New studies show that young adults are taking longer than ever before to begin their careers and those who land jobs may switch paths several times before they find their groove.
Experts say there are steps that parents can take early on to help reverse the trend, and raise career-ready kids.
Certified Career Coach Rhonda Hess helps adult clients identify their strengths. She says kids often show their natural abilities early.
"A real cue is what do children do in their free time, or down time," Hess said.
She says a parent's first step - watch your child play. Expose him to a variety of new people and activities. Introduce the idea of work and career.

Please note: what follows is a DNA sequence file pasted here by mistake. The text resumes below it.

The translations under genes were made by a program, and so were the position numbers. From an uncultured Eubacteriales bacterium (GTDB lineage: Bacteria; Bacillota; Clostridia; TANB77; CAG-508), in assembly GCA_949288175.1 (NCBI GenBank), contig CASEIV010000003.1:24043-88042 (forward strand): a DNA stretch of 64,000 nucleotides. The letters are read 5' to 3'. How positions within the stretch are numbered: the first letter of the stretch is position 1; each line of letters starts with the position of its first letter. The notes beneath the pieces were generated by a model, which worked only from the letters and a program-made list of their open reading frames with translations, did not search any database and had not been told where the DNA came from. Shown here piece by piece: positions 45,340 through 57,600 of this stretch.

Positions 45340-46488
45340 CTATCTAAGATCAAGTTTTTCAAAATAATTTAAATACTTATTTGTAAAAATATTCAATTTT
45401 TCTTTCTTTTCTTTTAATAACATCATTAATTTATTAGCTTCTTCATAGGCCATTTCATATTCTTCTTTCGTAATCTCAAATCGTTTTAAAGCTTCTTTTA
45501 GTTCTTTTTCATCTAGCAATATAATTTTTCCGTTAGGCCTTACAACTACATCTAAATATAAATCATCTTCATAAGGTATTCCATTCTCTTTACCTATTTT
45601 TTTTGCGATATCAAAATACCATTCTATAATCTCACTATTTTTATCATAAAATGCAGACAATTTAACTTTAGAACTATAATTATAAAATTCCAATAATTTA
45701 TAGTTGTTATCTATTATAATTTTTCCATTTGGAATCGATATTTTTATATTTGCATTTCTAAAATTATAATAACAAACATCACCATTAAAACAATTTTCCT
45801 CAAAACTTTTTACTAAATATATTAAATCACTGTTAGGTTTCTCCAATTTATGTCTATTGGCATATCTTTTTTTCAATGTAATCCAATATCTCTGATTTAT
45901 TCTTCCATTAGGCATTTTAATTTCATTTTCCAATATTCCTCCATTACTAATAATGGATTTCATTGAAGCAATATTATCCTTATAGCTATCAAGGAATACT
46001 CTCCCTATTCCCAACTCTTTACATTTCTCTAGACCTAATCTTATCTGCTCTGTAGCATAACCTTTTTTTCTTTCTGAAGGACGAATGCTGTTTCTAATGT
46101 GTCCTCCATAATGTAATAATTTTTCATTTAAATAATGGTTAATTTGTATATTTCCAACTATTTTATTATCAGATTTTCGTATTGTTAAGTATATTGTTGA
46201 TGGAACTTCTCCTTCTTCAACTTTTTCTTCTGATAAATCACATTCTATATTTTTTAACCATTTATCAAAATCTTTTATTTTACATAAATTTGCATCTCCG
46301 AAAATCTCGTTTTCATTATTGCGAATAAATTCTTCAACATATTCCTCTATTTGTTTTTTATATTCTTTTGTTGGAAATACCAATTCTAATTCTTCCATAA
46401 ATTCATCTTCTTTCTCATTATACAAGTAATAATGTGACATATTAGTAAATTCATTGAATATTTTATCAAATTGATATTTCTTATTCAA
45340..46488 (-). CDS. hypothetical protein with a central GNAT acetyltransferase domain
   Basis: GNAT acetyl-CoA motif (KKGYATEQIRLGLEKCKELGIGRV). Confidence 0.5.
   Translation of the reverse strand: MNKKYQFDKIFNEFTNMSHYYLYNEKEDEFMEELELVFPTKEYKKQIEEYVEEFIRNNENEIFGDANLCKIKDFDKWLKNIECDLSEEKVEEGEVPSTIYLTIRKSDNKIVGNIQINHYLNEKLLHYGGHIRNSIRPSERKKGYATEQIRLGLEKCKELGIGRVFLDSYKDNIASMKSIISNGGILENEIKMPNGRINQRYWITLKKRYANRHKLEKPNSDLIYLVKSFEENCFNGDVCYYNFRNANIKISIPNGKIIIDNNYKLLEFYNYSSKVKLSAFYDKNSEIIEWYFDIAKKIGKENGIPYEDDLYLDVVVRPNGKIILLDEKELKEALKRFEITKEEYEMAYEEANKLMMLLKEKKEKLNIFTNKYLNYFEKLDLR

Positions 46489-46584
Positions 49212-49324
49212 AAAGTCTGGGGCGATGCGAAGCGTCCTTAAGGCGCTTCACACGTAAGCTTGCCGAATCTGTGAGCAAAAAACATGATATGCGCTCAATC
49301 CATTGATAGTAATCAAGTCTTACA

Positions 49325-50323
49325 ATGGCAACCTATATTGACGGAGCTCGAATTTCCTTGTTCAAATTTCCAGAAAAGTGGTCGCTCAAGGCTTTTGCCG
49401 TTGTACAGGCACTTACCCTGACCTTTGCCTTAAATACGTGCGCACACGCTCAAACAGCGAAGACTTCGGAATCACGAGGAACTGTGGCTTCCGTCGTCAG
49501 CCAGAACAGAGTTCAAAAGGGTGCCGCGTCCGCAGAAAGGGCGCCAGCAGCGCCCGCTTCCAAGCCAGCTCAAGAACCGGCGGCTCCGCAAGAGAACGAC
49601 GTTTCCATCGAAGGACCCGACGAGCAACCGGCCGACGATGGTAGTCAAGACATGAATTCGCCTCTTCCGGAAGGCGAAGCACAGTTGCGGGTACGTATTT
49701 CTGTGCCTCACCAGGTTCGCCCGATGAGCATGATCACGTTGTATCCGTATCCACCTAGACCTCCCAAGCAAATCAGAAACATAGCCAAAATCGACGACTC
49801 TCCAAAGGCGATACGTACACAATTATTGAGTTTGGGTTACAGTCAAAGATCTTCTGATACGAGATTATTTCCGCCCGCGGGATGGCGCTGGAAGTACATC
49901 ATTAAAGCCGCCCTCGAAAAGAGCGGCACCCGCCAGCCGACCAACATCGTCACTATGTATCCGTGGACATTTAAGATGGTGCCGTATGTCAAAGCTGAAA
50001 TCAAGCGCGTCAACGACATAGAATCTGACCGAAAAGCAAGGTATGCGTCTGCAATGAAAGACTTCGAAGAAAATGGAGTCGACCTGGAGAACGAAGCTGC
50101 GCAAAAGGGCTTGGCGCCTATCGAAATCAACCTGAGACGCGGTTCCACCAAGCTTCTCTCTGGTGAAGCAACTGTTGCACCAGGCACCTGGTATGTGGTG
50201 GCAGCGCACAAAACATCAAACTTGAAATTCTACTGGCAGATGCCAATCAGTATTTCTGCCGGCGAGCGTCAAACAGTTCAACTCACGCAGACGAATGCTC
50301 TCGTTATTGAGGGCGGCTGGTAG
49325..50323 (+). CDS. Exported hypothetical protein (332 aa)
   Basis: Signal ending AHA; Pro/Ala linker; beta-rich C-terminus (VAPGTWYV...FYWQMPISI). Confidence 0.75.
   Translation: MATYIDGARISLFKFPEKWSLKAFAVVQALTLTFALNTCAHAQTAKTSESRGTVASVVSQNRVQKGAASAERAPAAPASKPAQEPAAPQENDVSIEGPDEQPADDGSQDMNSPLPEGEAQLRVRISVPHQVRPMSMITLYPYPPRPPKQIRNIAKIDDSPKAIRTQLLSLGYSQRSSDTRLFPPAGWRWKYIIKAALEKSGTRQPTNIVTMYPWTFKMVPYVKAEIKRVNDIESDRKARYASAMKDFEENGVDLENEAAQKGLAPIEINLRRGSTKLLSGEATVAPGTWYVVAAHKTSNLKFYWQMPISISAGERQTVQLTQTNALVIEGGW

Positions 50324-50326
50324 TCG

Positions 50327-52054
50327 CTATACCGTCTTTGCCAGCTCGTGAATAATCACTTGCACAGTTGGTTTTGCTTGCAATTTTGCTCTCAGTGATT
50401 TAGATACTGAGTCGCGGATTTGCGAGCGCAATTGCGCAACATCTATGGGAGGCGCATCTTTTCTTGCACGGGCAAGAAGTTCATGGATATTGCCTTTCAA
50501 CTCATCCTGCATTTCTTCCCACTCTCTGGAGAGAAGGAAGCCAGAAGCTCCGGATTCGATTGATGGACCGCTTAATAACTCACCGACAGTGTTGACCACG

For pre-teens and teens, experts tell parents to look for clues in their child's choice of clubs and after-school activities. Make the connection between those interests and possible careers and talk about job "clusters" - families of jobs that require similar skills.
Hess says parents should be careful not to pigeon-hole kids no matter what their age.
"I think encourage and allow are distinctions that are wise to keep in mind," Hess said.
Experts say some schools conduct student aptitude testing and begin career counseling in middle school or high school, but the programs vary widely by state. The U.S. Bureau of Labor Statistics offers good career planning resources for parents and kids - www.bls.gov.